I've been thinking about issues around the "emergent democracy" topic for a couple of years. I think the energy shown both in the anti-war protests and in the various groups of people thinking about e-democracy is very exciting. It's all rather unfocused at the moment, but I suspect we're reaching a tipping point, where emergent democracy (or whatever you want to call it) becomes a "next big thing".

I think the reason that emergent democracy has such appeal is that modern politics is falling behind people's expectations. I don't believe that standards of political behaviour or the conduct of government have got worse - in fact, I think they've been getting better in recent years, largely thanks to unforgiving and sometimes unfair media pressure.

However while politics has not declined, it is still trying to conduct business in a manner that looks increasingly out of date. In the consumer world, people are wanting more and more authenticity, "real" experiences, tailored to their personal preferences. In a world of reality TV, Have It Your Way and cars with more options than Microsoft

Word, it's no wonder politics-as-usual is looking a bit faded. So people feel that politics is not connected with their lives or desires, and so they ignore it, or protest against it, or protest against it and then ignore it in frustration, as you rightly say.

But some of the alternatives are suffering from the same sort of disconnection. You are absolutely spot on to describe blogging as a form of Freemasonry, and also right to point out that being a protestor is merely being counted as one of the numbers roughly supporting the views of the organisers.

My first answer to your question about giving the anti-war protesters influence is that the anti-war protests are the wrong place to start.

If it had been a domestic issue bringing that number of people onto thestreets, the PM would have done a U-turn quicker than you could say "knife". But foreign affairs are a special case. Apart from the close relations between the US and UK at all military levels, which no PM in his right mind would want to jeopardise, the nature of diplomacy is such that once you have allied yourself with a position, it's a lot harder to flip-flop than it is on domestic issues.

But, more generally, what is it that makes Governments sit up and take notice? I've had a few years working in the Civil Service, under both political parties, and I'd say from my experience, the following characteristics (in no particular order) make a message more likely to have influence in the political world.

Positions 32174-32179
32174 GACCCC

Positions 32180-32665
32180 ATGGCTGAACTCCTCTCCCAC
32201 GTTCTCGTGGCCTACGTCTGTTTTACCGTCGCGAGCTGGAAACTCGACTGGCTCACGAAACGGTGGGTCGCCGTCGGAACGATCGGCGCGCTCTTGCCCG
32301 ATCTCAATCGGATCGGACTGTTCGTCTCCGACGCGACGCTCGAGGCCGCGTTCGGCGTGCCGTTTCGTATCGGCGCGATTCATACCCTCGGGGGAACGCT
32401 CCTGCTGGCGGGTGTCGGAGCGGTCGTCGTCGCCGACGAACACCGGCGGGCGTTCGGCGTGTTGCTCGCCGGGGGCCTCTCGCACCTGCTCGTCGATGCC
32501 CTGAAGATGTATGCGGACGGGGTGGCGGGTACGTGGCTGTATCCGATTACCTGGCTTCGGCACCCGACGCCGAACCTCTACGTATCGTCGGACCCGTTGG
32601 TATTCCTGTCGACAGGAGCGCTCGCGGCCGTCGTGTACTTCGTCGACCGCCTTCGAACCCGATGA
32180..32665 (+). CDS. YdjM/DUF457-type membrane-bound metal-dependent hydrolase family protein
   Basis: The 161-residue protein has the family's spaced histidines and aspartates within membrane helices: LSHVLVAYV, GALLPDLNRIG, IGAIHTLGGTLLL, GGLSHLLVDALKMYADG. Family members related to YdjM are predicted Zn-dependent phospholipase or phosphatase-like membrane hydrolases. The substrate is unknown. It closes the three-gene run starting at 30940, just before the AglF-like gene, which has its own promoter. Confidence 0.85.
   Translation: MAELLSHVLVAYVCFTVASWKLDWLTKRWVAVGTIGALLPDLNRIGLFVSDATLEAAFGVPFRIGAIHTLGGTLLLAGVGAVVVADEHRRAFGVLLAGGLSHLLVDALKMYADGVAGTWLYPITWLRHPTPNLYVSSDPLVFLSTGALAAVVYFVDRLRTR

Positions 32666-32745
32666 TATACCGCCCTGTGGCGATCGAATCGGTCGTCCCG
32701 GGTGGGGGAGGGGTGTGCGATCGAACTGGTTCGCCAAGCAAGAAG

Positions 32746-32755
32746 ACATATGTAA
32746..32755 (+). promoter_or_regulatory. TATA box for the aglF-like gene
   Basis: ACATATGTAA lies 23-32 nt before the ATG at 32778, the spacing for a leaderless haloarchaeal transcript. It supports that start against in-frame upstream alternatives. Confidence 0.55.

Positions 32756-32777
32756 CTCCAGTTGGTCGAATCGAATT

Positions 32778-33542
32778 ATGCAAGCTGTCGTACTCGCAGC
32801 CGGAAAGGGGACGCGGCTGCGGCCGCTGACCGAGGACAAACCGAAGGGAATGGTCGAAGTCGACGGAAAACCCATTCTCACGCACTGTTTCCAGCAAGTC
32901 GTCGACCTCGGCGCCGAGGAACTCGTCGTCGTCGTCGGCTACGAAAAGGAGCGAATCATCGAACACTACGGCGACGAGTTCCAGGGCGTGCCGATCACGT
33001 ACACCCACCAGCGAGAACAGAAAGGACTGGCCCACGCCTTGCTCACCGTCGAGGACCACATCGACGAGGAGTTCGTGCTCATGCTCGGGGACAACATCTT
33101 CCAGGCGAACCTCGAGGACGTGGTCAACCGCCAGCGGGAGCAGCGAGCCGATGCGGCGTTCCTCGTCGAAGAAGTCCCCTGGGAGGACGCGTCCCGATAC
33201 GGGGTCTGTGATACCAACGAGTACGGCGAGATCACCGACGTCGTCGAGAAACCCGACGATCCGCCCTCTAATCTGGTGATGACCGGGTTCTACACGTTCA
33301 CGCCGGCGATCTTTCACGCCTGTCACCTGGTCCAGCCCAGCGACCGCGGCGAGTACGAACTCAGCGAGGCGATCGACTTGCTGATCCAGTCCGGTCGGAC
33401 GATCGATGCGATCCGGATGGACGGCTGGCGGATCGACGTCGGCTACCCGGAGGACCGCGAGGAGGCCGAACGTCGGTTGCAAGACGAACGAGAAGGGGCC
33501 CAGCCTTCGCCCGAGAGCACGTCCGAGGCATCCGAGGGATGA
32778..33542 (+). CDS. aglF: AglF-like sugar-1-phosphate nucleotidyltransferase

1. Expertise. Academics and think tanks, depending on reputation, have a lot of access to Government, and are listened to. Politicians and civil servants are usually generalists, and so they are always ready to hear views that have been developed through years of practical and/or intellectual experience.
  2. Coherence of view. This is important for groups and organisations.

Organisations that have a strong opinion - even if it is opposed to the general tenor of the Government's views - will often get a hearing if their opinion seems to be well-thought out, and coherent across the piece. If they are (e.g.) proposing an increase in EU funding while also railing against interference from Brussels, they are likely to be ignored. Similarly, protest movements will be held to be less important if it seems that their members' views are all over the place (e.g. Countryside March) or motivated by a "motherhood and apple pie" slogan that covers a wide range of views.

  1. Reasonableness. The political classes (and this is particularly true of civil servants) have an extremely low tolerance for single-issue obsessives, of whom they see quite a lot. Organisations that explicitly acknowledge the problems with their preferred outcomes, or show an openness to compromise will receive a better hearing than last-ditchers. Conversely, people or organisations with extreme views (withdrawal from the EU, fluoridation a conspiracy, extreme anti-capitalist) will be bracketed together as "loonies" and given a (more or less) polite brush-off.
  2. From an MP or well-known pressure group. These get a hearing because they are respected for their political knowledge rather than (necessarily) their knowledge of the subject area.
  3. Public support. Petitions with a lot of signatures, or well-run local campaigns do make a difference if they are coherent and the people involved seem to have thought about the issues involved.

From an emergent democracy point of view, I'd add the so-obvious-people-forget-it point that the political class have to be aware of the view. Most politicos don't have time to read more than one newspaper a day, let alone blogs or specialist magazines. civil servants have a little more coverage, but even their media exposure is less than you might think.

So, if emergent democratic methods are going to affect what politicians do (and I think that must be the aim), they need to give the right people reasonable, thought-out opinions in a format that is easy to digest, through a medium that those people know and trust.

I think that for this to happen, there needs to be some sort of institutional structure imposed within which debates can take place.

That institution can then build a reputation with the political classes in a way that the more ephemeral blogs and protest groups cannot. It can make it its business to promote debate in an impartial way, and then present those views to government.

Needless to say, from a democratic point of view the institution needs to be:

  • a. democratically arranged;
  • b. impartial when conducting debates and discussions;
  • c. open to all;
  • d. independent of any company, government or political party;